Despite his success, Brady was never a top-rated recruit, but eventually he caught the eye of a Michigan scout. He had to beat out seven other players on their roster, and finally got the starting QB position his junior year. His college career pinnacled with a comeback win over Alabama at the 2000 Orange Bowl, and many thought that he would be picked in the first few rounds of the NFL draft.

In Defense of Tom Brady
Image via CBS Bostn

However, Brady found himself being drafted by the New England Patriots as the 199th overall pick in the sixth round, serving as backup to Drew Bledsoe, who had just signed a huge contract extension. Brady was not the Patriots’ long-term plan, but when a big hit sidelined Bledsoe in the second week of the season, Brady got the start and his Patriots beat a young Peyton Manning and the Colts.

The reason for his success in this first game was his work ethic and his stability under pressure, which is revered in the NFL as bordering on crazy. During the season, he is routinely the first to arrive at the training facility and the last to leave. However, during the off-season, he’s said to continue his own training regimens to keep his mind and body prepared. At 39-years-old, Brady remains optimistic that he can play for several more seasons.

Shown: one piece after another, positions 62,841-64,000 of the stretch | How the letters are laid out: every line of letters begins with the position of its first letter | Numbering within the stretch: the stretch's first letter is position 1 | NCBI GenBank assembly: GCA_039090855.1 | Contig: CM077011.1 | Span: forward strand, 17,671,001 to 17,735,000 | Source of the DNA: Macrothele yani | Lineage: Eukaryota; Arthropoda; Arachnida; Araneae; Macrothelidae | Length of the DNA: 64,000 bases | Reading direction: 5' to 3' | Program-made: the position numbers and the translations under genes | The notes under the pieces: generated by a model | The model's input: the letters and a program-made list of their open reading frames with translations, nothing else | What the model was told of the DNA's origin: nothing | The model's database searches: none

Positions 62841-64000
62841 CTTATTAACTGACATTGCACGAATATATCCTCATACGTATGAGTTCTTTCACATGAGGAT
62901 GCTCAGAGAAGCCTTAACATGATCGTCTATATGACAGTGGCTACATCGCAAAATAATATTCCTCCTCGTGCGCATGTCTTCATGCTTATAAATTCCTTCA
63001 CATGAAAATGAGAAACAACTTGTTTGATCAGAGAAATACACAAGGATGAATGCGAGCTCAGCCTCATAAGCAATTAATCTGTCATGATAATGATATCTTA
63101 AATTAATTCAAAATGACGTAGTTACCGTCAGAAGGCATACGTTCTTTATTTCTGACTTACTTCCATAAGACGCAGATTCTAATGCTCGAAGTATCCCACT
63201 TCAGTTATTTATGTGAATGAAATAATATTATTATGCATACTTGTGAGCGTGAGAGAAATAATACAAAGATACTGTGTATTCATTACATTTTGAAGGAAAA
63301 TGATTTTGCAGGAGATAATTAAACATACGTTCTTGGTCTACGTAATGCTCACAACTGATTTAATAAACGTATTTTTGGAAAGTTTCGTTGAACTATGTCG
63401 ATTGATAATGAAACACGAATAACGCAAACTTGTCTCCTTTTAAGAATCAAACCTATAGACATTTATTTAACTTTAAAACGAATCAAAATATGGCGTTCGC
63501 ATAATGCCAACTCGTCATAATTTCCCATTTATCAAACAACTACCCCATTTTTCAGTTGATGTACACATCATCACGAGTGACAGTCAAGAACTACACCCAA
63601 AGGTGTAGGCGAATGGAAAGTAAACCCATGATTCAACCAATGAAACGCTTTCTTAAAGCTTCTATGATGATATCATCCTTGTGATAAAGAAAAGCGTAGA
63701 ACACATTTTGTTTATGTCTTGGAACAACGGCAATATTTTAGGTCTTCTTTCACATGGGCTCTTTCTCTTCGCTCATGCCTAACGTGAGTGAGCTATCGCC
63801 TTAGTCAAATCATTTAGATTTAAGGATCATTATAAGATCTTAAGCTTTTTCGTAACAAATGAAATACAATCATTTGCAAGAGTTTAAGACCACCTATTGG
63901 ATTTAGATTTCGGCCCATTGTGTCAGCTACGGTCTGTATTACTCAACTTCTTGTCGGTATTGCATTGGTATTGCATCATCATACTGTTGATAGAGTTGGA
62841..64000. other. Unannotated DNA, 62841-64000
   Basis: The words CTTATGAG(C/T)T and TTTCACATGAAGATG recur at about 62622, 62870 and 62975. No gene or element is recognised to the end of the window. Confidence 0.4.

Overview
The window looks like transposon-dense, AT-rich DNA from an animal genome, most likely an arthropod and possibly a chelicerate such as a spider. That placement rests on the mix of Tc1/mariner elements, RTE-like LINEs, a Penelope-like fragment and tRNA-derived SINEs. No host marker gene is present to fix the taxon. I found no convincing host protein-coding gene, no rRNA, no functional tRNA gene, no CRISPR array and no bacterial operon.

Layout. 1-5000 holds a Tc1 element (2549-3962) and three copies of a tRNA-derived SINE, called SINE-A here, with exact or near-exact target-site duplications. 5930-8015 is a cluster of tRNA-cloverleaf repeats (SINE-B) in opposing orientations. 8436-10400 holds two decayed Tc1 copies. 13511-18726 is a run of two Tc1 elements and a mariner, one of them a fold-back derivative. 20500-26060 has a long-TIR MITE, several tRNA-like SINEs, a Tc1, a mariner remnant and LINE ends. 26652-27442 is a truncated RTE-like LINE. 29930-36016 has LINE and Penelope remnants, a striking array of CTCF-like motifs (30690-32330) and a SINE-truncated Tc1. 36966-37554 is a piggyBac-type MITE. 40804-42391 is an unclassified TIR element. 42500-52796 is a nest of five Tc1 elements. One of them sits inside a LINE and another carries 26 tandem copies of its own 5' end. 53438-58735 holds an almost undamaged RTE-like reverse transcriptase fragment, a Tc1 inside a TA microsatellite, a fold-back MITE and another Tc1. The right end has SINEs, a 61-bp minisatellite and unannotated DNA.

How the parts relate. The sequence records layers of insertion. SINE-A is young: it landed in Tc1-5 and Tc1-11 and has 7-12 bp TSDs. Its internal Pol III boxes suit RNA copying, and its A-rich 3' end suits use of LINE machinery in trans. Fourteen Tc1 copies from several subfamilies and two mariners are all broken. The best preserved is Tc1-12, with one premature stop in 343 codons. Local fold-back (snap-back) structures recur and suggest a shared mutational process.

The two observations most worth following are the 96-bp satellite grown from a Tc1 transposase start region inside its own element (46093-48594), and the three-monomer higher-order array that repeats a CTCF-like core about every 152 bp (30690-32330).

His drive to improve, willingness to work and love of the game are ultimately what set him apart from anyone else in the league. When speaking to his teammate, Ty Law, during that fateful 2001 season, Brady said, “Ty, I’m not giving it back,” meaning that he wasn’t going to waste the opportunity he had.

Head coach Bill Belichick has said, “Tom works really hard; he takes great care of himself, and he works really hard physically to be ready to go. I have great respect for the way he competes off the field in terms of his preparation physically and as far as knowing our opponent and the game plans and all of that. That’s a big part of it”